Jones v. Harris Resource Center


On March 30, 2010, in a unanimous decision, the United States Supreme Court endorsed the well-tested legal framework articulated in the Second Circuit’s 1982 decision in Gartenberg v. Merrill Lynch Asset Management (commonly called the Gartenberg standard). This standard—used by courts since 1982 to assess claims of excessive fund advisory fees—formed the framework used by fund boards in considering advisory fees as part of the annual advisory contract review process.

Specifically, the Court held that, in order to be found liable in a shareholder suit brought under Section 36(b) of the Investment Company Act of 1940, an investment adviser must charge a fee that is “so disproportionately large that it bears no reasonable relationship to the services rendered and could not have been the product of arm’s length bargaining.”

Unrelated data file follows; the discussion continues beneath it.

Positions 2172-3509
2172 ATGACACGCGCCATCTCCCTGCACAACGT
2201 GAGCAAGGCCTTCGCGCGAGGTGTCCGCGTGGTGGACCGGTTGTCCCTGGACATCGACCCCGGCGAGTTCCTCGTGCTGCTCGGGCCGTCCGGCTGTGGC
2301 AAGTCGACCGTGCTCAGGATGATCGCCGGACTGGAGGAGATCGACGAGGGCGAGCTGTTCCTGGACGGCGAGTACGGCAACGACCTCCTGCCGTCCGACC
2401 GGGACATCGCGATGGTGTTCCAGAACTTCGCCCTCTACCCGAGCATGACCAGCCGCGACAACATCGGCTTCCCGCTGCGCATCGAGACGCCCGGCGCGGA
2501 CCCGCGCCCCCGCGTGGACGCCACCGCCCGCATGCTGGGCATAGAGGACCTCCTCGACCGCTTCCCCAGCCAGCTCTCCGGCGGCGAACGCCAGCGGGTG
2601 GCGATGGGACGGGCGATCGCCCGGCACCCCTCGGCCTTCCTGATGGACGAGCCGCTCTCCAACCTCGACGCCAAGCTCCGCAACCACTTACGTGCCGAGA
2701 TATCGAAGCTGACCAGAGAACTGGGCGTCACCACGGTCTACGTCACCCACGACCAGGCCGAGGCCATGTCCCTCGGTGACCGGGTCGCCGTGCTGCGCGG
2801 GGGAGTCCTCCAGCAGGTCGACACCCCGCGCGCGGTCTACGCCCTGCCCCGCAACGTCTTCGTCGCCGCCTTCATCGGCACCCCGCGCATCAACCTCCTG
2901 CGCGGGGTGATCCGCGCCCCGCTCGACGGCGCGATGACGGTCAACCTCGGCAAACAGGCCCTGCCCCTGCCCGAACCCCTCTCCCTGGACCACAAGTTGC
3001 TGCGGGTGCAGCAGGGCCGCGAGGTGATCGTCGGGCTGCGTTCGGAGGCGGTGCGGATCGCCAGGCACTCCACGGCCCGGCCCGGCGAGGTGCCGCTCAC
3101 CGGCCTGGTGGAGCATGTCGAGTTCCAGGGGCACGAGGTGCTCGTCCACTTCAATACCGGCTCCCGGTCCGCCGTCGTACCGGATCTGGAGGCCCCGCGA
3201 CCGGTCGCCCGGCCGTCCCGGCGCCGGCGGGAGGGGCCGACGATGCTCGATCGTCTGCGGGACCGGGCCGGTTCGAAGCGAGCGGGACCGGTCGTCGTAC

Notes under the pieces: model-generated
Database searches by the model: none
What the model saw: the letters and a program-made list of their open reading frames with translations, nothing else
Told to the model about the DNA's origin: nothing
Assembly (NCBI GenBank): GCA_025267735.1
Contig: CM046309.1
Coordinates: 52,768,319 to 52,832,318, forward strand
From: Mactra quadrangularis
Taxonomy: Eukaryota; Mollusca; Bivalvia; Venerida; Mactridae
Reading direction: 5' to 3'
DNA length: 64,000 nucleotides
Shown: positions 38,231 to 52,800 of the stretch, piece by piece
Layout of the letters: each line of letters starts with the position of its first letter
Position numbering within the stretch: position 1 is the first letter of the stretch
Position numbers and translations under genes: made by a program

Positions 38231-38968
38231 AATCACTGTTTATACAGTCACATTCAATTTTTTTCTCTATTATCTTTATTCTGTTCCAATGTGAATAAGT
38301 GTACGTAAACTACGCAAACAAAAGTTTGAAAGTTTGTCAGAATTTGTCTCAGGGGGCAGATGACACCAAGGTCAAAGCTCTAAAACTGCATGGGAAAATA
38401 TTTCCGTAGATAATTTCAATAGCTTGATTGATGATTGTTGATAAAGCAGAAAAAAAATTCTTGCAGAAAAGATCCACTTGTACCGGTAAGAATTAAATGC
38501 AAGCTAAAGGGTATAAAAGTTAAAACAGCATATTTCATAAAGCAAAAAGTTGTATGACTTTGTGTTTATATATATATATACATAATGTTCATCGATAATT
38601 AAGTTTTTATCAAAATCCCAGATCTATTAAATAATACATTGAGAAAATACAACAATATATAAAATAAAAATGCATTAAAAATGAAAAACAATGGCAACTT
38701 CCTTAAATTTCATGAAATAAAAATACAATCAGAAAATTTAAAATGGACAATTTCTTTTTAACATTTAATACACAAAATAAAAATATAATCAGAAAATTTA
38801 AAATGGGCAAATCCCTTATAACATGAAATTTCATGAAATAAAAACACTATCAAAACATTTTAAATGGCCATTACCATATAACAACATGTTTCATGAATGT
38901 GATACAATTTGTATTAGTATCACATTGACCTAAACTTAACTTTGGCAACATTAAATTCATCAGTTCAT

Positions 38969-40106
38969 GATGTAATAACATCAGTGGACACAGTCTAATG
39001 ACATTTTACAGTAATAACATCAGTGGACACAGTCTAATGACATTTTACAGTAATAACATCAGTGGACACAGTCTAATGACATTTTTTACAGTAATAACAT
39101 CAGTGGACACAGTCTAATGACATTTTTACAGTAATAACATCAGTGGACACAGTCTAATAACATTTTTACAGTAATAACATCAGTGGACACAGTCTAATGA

This page has background information about this important case and the Court’s decision.

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